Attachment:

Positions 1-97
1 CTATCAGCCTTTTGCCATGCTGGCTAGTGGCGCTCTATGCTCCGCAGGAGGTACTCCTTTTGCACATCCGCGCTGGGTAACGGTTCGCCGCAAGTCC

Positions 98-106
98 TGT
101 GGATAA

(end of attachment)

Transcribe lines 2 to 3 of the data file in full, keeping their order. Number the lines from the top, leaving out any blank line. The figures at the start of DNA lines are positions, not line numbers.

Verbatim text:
1 CTATCAGCCTTTTGCCATGCTGGCTAGTGGCGCTCTATGCTCCGCAGGAGGTACTCCTTTTGCACATCCGCGCTGGGTAACGGTTCGCCGCAAGTCC

Positions 98-106